Yesterday was a brutal day for the TSX, which plunged 1.5% in the middle of the day, erasing the gains it had made in June and July. The sell-off came after an even worse day for the Dow and S&P 500, which plunged on Monday after China and U.S. President Trump exchanged barbs on trade.
The recent China/U.S. drama concerns tariffs and exchange rates. Earlier this month, China allowed the Yuan to depreciate to seven U.S. dollars, a psychologically significant level.
President Trump took this as a sign of active currency manipulation, promising another round of tariffs that would effectively tax all Chinese exports.
Although Chinese and U.S. markets were the two most affected by the spat, markets fell worldwide.
The latest trade-related sell-off comes at the same time as recession worries are growing more pronounced. We’re at the tail end of a basically uninterrupted 10-year North American economic expansion — one of the longest in history.
The prospect of all that ending while trade simultaneously slows down is a worrying one. If you’re concerned about that, here are three stocks that may provide some safety.
Dollarama Inc (TSX:DOL) is a discount retail store that has built up a huge presence nationwide. Through the 2010s, the company grew from its base in Quebec to become a national behemoth.
More recently, the company’s growth has been slowing down, with earnings up just 6.5% in the most recent quarter (20%+ was previously the norm).
However, the company may be a good recession pick because of its business niche. Dollarama is a retailer that sells ultra-cheap products, which makes it an attractive place for people to shop in times of economic hardship.
Its food offerings, while limited, are very cheap compared to the same items in grocery stores, which could result in Dollarama stock popping during a serious economic downturn.
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Utility companies sell electricity, one of the most basic things people depend on for daily life, so their earnings tend to be reliable even in economic downturns.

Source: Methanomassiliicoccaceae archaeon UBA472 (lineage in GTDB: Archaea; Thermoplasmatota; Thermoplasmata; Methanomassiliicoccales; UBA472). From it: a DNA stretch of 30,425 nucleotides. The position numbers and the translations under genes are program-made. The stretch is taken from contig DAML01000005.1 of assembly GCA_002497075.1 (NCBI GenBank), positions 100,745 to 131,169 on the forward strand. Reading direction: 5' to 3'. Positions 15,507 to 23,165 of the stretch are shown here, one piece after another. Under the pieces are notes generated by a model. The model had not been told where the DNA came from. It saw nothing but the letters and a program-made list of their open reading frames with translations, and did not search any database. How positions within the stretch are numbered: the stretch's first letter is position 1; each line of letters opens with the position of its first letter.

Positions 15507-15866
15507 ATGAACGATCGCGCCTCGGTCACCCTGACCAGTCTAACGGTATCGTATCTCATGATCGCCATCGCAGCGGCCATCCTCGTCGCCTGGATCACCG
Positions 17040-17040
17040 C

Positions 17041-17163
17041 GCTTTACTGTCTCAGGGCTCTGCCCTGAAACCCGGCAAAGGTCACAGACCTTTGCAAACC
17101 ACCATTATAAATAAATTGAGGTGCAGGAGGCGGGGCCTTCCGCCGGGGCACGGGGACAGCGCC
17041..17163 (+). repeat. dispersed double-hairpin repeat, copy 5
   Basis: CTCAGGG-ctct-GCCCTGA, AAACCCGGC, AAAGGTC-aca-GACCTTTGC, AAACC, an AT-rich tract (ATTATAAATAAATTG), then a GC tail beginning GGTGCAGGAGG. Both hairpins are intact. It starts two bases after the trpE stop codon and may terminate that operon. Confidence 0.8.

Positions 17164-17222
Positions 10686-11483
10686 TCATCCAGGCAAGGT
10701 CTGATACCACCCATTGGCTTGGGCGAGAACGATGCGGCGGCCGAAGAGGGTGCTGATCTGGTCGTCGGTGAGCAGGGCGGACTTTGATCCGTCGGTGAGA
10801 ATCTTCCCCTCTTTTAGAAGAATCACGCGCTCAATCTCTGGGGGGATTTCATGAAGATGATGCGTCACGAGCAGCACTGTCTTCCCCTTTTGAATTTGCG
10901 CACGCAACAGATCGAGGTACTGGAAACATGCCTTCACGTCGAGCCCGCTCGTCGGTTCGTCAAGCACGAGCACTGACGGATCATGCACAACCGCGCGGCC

Fortis has an uninterrupted 45-year streak of raising its dividend, which means that it has consistently raised its payout–even during recessions.
Turning away from the TSX for a minute, we can turn to Wal-Mart Inc (NYSE:WMT). Wal-Mart is another discount retailer, and in fact, the largest discount retail chain in the world. In recent quarters, Wal-Mart’s growth has been rather slow.
In Q1, for example, sales grew by just 1%, while operating income declined 4.1%. In the very best of economic times, there are better stocks you could buy. However, because of its ultra-low prices, Wal-Mart thrives during recessions.
In 4Q 2008, near the start of the late 2000s economic crisis, Wal-Mart’s sales grew modestly at 5.2% year over year, while same store sales rose by 1.6%. This could make Wal-Mart a good recession pick, but not necessarily one to hold when the going is good.
This article represents the opinion of the writer, who may disagree with the “official” recommendation position of a Motley Fool premium service or advisor. We’re Motley! Questioning an investing thesis — even one of our own — helps us all think critically about investing and make decisions that help us become smarter, happier, and richer, so we sometimes publish articles that may not be in line with recommendations, rankings or other content.
Fool contributor Andrew Button has no position in any of the stocks mentioned.